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From Ted Dunning <ted.dunn...@gmail.com>
Subject Re: Beginner questions on clustering & M/R
Date Sat, 17 Jul 2010 23:36:44 GMT
Just speaking heuristically, time series data is very high dimensional.  For
the equities market, you have (at least) daily samples on nearly 10,000
publicly traded stocks.  With only 3 years of data, that gives you 10
million dimensions.  With 30 years of data, things are obviously 10x worse.
 If you include options, futures and commodities things get vastly worse.

Even more problematic, the direct time series data is not translation
invariant.  This means that learning something about the past only teaches
you about the past.  The direct prices are not even magnitude invariant
which is the motive for studying the first-order differences or for using
the log of the prices.

These make any kind of learning approach pretty difficult.

So... the requirement is to decrease the dimensionality somehow.
 Essentially, that means to take those thousands of samples of thousands of
equities and describe them in a much more compact form of some kind.
 Hopefully, this compact representation has important components that are
slowly varying so that predictions made using these components have a
reasonable range into the future.

There are lots of kinds of dimensionality reduction that you can try.  The
three general categories that I would think of off-the-cuff would be
combined frequency/time representations like wavelets (the Gabor transforms
that I mentioned are in this category), SVD techniques which might be able
to decode industry sectors that move together or more general probabilistic
latent variable techniques.  Combinations of these are also plausible.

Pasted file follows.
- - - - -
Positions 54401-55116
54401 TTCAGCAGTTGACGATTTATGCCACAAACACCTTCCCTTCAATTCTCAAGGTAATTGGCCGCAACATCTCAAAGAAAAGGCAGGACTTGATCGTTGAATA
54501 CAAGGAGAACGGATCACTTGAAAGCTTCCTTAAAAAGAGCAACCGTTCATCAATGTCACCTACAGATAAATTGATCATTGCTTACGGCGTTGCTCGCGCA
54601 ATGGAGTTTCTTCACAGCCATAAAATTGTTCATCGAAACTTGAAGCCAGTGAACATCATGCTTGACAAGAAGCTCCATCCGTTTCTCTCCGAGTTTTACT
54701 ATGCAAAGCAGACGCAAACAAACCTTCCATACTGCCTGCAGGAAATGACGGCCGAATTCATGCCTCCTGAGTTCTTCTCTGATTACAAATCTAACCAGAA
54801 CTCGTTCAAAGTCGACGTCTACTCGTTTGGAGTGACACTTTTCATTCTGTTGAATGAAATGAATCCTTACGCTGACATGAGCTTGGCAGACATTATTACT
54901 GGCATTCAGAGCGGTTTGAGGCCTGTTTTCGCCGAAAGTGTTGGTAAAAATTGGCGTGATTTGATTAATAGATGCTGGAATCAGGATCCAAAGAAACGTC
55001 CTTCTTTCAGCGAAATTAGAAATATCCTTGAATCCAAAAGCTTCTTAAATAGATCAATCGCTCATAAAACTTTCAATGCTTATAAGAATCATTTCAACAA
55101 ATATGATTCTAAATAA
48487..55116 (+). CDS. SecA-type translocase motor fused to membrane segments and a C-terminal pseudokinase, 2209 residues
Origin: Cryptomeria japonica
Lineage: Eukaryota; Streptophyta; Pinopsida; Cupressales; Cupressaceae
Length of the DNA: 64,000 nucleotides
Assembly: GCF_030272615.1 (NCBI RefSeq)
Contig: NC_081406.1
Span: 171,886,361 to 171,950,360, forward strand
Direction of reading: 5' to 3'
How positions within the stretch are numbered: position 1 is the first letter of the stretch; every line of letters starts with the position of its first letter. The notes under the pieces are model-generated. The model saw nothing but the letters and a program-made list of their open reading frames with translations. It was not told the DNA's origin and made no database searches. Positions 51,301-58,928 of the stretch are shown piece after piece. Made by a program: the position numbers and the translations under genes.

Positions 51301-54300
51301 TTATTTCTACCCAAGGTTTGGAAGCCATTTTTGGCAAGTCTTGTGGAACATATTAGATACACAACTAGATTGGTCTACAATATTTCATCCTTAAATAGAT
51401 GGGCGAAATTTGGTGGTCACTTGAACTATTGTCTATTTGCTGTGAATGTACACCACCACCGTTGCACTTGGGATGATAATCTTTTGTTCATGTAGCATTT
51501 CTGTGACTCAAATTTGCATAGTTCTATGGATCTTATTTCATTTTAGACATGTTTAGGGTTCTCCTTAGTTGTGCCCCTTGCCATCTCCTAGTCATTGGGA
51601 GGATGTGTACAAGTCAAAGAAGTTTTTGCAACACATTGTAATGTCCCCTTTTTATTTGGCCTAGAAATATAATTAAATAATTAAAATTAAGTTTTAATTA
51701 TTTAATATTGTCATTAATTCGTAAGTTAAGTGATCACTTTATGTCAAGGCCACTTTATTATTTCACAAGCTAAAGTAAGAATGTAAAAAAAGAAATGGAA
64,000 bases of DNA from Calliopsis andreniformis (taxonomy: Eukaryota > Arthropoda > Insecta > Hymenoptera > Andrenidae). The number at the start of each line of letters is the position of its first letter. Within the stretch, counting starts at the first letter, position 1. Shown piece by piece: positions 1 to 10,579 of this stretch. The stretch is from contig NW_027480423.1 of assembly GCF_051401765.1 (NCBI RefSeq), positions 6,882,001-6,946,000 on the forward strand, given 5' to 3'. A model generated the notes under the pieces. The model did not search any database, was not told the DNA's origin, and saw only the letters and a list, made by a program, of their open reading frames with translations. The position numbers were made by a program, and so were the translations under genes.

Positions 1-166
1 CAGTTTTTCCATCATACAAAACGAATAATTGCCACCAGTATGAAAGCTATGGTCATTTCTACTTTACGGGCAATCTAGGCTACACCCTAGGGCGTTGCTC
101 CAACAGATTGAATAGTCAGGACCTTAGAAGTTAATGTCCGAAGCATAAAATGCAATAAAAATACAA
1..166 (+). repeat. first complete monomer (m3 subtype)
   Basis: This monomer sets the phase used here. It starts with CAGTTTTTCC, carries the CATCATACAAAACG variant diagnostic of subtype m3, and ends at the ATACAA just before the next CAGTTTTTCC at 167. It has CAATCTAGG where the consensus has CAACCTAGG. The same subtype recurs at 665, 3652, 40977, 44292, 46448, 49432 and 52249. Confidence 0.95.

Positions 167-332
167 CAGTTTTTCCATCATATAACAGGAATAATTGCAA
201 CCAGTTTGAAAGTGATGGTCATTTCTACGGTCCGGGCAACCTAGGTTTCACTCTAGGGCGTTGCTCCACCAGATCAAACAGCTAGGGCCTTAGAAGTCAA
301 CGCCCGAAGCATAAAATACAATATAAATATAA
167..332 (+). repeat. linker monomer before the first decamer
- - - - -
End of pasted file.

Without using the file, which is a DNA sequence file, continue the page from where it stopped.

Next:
If you take the SVD stuff in particular, you would start with, say, your
equity data in a matrix.  Each row would represent a different equity and
each column would represent a single time value.  Since equities appear and
disappear, you would have significant numbers of missing observations.  To
deal with the exponential growth phenomena associated with economic entities
in general, I would recommend starting with the log of the price.  If you
take the partial SVD decomposition of this matrix in a fashion suitably
adjusted for the missing values, you will have a left singular matrix that
transforms stocks into the internal representation and a right singular
vector that encodes time-based patterns of price movement.  The SVD
expresses the price movements of individual stocks in terms of linear
combinations of these time-based patterns.

At this level, you can use the system as a method for detecting when a stock
starts to deviate from its cohort.  This might be an interesting signal, for
example, to alert you to examine something more carefully.

If you include various leading economic indicators in your data as well as
simple equity prices, then you begin to get some predictive power.  This is
especially true if you include the leading indicators in a delayed form so
that their predictive effect can be recognized and encoded by the SVD.
 Another trick is to build the SVD initially using just a moderate
indicators in lagged form combined with a few strong indicators of current
conditions.  That will give you right singular vectors that are associated
with general patterns of economic activity.  You can then use those right
singular vectors to derive a matrix of approximate left singular vectors for
the equities of interest.  What you have done at this point is to shoe-horn
the equity prices into a shoe made out of general economic indicators that
are suitably lagged so as for force the model induced by this approximate
SVD to be as predictive as possible.

This is just an outline of how these techniques can be used.  To make
successful models along these lines will take a LOT of detail work.  For
instance, the details of how you express the prices in the beginning is a
big deal.  Another issue is how you express the lagged indicators.  Just
time shifting them is unlikely to be successful.  Convolving with a delay
filter (or several such) that is structured based on expert opinions is
probably much better.  A huge over-arching issue is how to deal with the
fact that if you pick over your data hundreds of times, you may well no
longer be predicting anything but the idiosyncracies of the past due to
over-fitting.

I hope this helps.

On Sat, Jul 17, 2010 at 2:11 PM, Florent Empis <florent.empis@gmail.com>wrote:

>
> On the SVD part... why would that help?
>
> Thanks  for your input:)
>
>

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